Natixis Canada Blog

Jeff Herold:

Jeff Herold Commentaries


Preferred Shares Rally into Early April, But Finish the Month Slightly Lower

Jeff Herold
Jeff Herold, Portfolio Manager, NexGen Canadian Preferred Share Fund

The Canadian preferred share market initially extended its rally into early April, but prices declined over the balance of the month to finish slightly lower than where they began. In part, the pullback later in the month could have been market fatigue as preferred share prices have risen almost continuously since mid-November. As well, some investors appeared to have been buying rate reset issues in anticipation that rising 5-year Canada bond yields would improve their dividend rates. However, when bond yields hit their lowest level of 2017 in April, that rationale lost support. The decline in bond yields reflected a risk-off shift in investor confidence which impacted preferred shares, as well as common equities. Also, index rebalancing later in the month saw more issues entering the index than being removed. In order to make room for the additions, indexed portfolio managers may have been forced to do more generalized selling of other issues, which led to further weakness in the market. In addition, the issuance of structured notes linked to preferred share ETFs declined, thereby reducing preferred share demand for hedging purposes. The S&P/TSX Preferred Share Total Return index had a flat return of 0% in the month.

Read More…

Bonds Break Out of Their Trading Range, With Prices Moving Higher and Yields Declining in April

 

Jeff Herold
Jeff Herold, Portfolio Manager, NexGen Canadian Bond Funds

Following four months of sideways movement, bonds broke out of their trading range in April, with prices moving higher and yields declining. In large part, the catalyst for lower yields was the flagging optimism about the U.S. economy. The combination of weaker than expected economic data, the chaotic performance of the new Trump administration, and the inability of the U.S. Republican Party to agree on major policies such as the repeal of Obamacare, caused investors to lose confidence in the anticipated economic acceleration from the implementation of Trump’s election promises. Canadian bond yields lowered, following U.S. bond yields. The FTSE TMX Canada Universe Bond index returned 1.43% in April.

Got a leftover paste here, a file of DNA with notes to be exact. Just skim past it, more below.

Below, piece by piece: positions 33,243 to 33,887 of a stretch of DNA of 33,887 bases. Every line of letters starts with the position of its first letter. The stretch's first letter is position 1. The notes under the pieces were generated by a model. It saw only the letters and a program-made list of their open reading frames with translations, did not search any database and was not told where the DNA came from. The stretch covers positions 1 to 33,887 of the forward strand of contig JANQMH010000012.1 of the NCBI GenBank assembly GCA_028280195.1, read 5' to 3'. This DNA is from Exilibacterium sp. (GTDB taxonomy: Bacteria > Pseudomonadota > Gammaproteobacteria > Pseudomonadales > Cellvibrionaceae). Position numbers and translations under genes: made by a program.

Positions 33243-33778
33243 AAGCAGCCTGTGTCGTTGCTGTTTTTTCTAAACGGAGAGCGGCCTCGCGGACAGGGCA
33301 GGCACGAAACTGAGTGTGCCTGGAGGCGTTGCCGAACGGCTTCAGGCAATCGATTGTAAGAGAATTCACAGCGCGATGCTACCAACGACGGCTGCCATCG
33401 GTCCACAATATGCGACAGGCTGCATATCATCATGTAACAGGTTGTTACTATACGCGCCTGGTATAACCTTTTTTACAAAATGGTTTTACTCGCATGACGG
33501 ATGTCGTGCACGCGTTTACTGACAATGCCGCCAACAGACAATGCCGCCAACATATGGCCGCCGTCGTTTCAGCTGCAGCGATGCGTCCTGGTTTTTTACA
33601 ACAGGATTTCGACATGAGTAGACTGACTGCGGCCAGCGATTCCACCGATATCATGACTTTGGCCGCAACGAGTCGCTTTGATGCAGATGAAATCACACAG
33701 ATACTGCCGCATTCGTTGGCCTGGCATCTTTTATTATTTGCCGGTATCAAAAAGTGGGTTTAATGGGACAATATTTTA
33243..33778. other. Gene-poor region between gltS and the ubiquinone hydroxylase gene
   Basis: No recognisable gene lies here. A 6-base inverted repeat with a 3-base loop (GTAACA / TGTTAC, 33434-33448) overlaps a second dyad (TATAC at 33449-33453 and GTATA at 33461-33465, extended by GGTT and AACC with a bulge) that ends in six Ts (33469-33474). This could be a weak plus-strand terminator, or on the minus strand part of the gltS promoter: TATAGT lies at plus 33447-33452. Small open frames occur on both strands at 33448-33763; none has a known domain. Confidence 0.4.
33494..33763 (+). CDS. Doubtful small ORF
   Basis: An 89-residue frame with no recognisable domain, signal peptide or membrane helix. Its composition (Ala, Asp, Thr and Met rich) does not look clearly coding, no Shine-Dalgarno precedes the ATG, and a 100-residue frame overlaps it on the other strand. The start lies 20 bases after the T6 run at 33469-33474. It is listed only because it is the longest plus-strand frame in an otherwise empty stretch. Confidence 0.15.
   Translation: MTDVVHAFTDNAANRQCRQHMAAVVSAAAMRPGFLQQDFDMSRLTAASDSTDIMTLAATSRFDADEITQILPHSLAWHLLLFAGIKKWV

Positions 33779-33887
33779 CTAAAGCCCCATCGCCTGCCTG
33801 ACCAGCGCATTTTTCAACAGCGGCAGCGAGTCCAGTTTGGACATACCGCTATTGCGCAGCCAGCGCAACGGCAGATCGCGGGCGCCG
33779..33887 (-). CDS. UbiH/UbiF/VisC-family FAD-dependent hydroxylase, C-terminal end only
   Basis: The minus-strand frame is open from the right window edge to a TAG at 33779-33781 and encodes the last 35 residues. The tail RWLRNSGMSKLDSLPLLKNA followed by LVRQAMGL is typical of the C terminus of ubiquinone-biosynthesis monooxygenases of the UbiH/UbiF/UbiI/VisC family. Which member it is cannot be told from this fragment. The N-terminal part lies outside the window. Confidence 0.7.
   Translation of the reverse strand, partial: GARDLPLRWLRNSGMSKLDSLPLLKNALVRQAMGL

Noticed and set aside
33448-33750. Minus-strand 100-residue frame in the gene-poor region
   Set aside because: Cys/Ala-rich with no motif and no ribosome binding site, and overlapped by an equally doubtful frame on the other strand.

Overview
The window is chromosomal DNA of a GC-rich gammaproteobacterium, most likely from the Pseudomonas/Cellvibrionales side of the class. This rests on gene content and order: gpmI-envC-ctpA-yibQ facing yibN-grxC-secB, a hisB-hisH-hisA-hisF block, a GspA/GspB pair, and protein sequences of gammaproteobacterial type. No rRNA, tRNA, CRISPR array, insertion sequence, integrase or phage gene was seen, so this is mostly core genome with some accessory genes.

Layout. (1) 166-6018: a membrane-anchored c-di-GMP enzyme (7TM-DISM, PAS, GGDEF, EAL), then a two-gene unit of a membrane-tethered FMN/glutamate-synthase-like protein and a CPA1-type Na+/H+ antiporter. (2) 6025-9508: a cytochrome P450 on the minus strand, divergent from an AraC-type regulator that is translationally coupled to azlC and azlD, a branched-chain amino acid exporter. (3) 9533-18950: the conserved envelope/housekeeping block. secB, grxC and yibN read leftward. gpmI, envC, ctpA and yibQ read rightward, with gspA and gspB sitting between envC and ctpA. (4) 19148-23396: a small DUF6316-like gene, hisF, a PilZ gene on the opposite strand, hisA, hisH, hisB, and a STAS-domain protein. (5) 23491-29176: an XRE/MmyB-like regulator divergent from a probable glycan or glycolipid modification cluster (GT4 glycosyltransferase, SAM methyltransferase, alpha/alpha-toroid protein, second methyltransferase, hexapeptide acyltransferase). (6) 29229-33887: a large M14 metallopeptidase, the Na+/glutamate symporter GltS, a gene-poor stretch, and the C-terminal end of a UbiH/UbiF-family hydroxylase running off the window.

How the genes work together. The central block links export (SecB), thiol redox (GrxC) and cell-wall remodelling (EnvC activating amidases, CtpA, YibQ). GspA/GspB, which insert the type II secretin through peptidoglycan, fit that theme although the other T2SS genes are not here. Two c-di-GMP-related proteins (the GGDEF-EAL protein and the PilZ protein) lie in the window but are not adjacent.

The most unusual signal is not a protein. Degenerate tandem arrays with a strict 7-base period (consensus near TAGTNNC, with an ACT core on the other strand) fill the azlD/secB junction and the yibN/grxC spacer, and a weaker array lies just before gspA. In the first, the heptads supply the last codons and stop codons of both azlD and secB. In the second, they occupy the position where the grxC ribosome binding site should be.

Read More…

Canadian Preferred Shares Continue Their Upward Pattern in March

Jeff Herold
Jeff Herold, Portfolio Manager, NexGen Canadian Preferred Share Fund

Canadian preferred share prices continued to move upward in a seesaw pattern during March. An absence of new issues and occasional ETF flows were contributing factors behind the market strength. Interestingly, increased purchases of preferred share ETFs had a delayed reaction to underlying preferred share prices. As well, when ETF volumes declined, it led to preferred share prices retracing their gains. The S&P/TSX Preferred Share index returned 1.81% in the month. The Solactive Laddered Rate Reset index gained 2.13%, as rate reset issues outperformed other types of preferred shares.

Read More…

Canadian Bond Market Remarkably Stable in March

 

Jeff Herold
Jeff Herold, Portfolio Manager, NexGen Canadian Bond Funds

The Canadian bond market was remarkably stable in March, as a federal budget, a rate increase and legislative turmoil in the U.S. and the United Kingdom’s decision to exit the European Union were taken in stride by investors, with each event having minimal impact on the market. Bond yields in Canada and the United States remained within their respective trading ranges which began in early December. The FTSE TMX Canada Universe Bond index returned 0.41% in March.

Read More…

Canadian Bond Market Seesaws in February as Yields Rise Then Fall Twice in the Month

 

Jeff Herold
Jeff Herold, Portfolio Manager, NexGen Canadian Bond Funds

The Canadian bond market moved in a seesaw pattern in February, with yields rising and then falling twice in the month. The bond market remained in the trading range that began in December, once the market had initially reacted to the surprise U.S. presidential election result. The market’s focus remained on the new U.S. administration, as the correlation between Canadian and U.S. bond yields was very high. Investors were hoping for greater clarity on the new government’s fiscal, regulatory and trade policies. The economic consensus remained optimistic, with risk premia (yield spreads) for provincial and corporate bonds shrinking and the U.S. stock market continuing its post-election rally. The FTSE TMX Canada Universe Bond index returned 0.96% in February.

Read More…

Invest better: Commissions, trailing commissions, management fees and expenses all may be associated with mutual fund investments. Please read the prospectus before investing. Mutual funds are not guaranteed, their values change frequently and past performance may not be repeated. Mutual fund securities are not covered by the Canada Deposit Insurance Corporation or by any other government deposit insurer.